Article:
The success of projects depends heavily on the people involved and the strength of the relationships. There are other factors, including project methodologies, software and tools, and techniques, that make it easier for us to achieve our goals; however, project success can only be achieved through effective collaboration and cooperation between project participants and other stakeholders.
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Stakeholders can be any person or group that can influence a project or be affected by it. Once you gain a clear understanding of who your stakeholders are, the question each project manager and their team members need to ask is, do I know exactly what our stakeholders expect from us?
Seldom do stakeholders’ expectations come as a big surprise, though some of the most critical ones can get lost when teams are in a hurry to focus on project tasks and processes. These four stakeholder expectations should be at the top of the list.
- Your project team understands stakeholders’ needs.
Understanding your stakeholders’ needs isn’t optional–it is the foundation on which your project work is based. You need to understand not only what each stakeholder needs but also as much as you can what drives them. Ask your stakeholders what success looks like to them. What are some of their biggest concerns? How do they approach challenges?
When it comes to difficult stakeholders, it is especially important to understand their points of view. You can try to put yourself in their situations, but it is not a substitute for getting direct feedback. Talking with stakeholders about directly relevant topics is time and energy well invested because it helps stakeholders get to know you and your level of dedication to taking care of their best interests.
2. Your project team wants to maintain a strong relationship with stakeholders.
Another key factor in successfully meeting stakeholder expectations is continuing to build a trusting, long-lasting relationship with them. Projects are only successful if the project manager, team, and other stakeholders can work well together. It is highly unlikely that a project can be properly executed if these relationships are plagued with conflict. The more trust is developed, the more easily issues can be addressed and solved harmoniously.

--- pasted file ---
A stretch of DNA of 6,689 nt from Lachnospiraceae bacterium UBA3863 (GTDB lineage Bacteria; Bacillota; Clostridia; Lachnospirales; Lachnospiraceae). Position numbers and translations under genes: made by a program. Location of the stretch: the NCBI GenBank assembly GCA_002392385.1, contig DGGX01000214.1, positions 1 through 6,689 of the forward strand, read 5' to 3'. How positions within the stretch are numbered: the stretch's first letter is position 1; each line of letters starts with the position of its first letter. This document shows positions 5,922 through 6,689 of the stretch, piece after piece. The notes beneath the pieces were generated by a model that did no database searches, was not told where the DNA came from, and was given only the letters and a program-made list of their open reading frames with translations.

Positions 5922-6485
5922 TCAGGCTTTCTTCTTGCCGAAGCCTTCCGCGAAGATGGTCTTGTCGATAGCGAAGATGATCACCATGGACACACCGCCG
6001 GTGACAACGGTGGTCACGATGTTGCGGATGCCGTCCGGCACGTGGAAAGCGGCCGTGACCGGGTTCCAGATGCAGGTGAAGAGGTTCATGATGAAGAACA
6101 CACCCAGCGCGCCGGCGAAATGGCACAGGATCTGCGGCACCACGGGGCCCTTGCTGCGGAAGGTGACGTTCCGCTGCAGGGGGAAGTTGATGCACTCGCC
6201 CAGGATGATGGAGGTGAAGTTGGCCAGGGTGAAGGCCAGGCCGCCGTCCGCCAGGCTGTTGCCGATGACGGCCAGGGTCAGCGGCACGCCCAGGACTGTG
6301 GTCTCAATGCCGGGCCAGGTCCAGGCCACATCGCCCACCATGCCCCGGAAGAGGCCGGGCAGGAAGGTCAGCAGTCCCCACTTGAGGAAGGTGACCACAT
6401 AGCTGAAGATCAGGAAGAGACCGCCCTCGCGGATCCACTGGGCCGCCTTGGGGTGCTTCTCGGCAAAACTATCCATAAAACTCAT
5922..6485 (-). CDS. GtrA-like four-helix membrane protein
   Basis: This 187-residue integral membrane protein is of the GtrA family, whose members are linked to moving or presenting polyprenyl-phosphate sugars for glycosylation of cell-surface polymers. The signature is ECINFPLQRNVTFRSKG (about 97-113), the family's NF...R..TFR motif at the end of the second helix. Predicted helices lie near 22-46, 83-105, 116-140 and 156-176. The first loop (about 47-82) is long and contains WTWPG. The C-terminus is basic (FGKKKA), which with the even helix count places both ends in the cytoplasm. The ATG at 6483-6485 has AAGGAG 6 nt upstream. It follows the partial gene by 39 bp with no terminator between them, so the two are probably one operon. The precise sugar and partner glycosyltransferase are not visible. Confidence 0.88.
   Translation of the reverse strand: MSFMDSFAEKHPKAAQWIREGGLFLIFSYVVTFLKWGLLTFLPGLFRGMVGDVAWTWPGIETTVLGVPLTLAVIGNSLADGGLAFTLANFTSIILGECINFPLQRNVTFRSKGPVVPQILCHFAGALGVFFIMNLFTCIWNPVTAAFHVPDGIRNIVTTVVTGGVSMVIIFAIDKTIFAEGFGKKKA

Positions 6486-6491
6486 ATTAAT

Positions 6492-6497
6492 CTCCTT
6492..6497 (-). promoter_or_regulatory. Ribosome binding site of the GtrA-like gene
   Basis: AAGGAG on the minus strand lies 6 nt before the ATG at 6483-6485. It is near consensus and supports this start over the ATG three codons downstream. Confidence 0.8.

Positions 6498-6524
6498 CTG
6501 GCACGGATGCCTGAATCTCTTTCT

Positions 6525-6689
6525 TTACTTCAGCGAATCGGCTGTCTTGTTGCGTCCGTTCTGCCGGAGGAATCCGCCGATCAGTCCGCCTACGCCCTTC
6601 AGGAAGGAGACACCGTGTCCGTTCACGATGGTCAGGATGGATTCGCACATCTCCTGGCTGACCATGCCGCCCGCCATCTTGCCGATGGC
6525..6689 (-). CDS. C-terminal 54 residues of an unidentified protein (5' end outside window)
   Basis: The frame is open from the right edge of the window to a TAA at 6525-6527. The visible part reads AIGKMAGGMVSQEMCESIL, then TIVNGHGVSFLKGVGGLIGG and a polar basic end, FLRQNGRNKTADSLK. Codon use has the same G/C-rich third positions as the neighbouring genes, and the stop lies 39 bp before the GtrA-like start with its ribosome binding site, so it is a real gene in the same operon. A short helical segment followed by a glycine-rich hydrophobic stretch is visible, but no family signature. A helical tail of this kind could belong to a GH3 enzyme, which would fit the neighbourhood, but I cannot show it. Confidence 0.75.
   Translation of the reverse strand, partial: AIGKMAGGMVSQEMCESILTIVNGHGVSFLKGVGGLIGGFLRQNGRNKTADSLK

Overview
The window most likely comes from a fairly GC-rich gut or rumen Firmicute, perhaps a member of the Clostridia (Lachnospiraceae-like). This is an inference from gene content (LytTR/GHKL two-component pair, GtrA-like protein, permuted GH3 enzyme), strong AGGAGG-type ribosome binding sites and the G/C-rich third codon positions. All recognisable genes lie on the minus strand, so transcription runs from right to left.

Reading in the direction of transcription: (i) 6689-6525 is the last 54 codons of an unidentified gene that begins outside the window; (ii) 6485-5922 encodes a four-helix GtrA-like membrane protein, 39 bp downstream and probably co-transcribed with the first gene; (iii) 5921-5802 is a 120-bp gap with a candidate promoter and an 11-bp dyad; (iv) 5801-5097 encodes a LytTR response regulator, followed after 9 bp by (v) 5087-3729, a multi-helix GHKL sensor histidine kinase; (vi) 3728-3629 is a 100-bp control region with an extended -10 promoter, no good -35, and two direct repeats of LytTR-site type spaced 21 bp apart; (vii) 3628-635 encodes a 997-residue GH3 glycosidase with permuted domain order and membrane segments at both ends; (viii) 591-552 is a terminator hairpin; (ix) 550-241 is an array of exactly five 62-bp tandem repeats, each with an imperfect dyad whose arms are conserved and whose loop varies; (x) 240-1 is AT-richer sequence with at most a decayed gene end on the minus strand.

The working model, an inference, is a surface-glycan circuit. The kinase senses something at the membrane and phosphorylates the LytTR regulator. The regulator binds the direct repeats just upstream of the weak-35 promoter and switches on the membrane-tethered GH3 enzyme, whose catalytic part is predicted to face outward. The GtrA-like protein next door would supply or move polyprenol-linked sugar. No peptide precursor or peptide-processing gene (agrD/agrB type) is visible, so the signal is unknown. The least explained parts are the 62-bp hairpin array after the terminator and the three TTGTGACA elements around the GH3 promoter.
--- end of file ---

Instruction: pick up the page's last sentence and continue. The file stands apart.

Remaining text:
3. Your project team maintains regular and effective communication with stakeholders.
It can be frustrating for stakeholders to email or leave voicemails with project team members only to not have them returned, especially when dealing with time-sensitive issues. Once you have established a relationship with stakeholders, take a few minutes to keep them in the loop on things. It’s better to drop stakeholders a brief note saying you still don’t have an answer, or you’re swamped, or any other message rather than radio silence. Radio silence can give off the message that their issue isn’t important to you, you didn’t get their message, or that you aren’t reliable. Also, identify the most appropriate communication medium and timing for each person; this is especially vital when dealing with dispersed teams. The importance of great communication can’t be emphasized enough.
4. Your project team is reliable.
In addition to solid and regular communication, reliability is far too often overlooked or undervalued. It’s not only a matter of updating stakeholders about the progress but also demonstrating that you are available to them. Being reliable can be about your ability to deliver, your punctuality, keeping your word, or other things. The earlier and more often you engage with stakeholders and deliver on time, and as expected, the better. Proving you and your team are reliable helps to forge a long-term positive working relationship.
To meet stakeholders’ expectations, you and your team must demonstrate that you understand their needs, are dedicated to building a solid relationship, know how to communicate effectively, and that stakeholders can rely on you.
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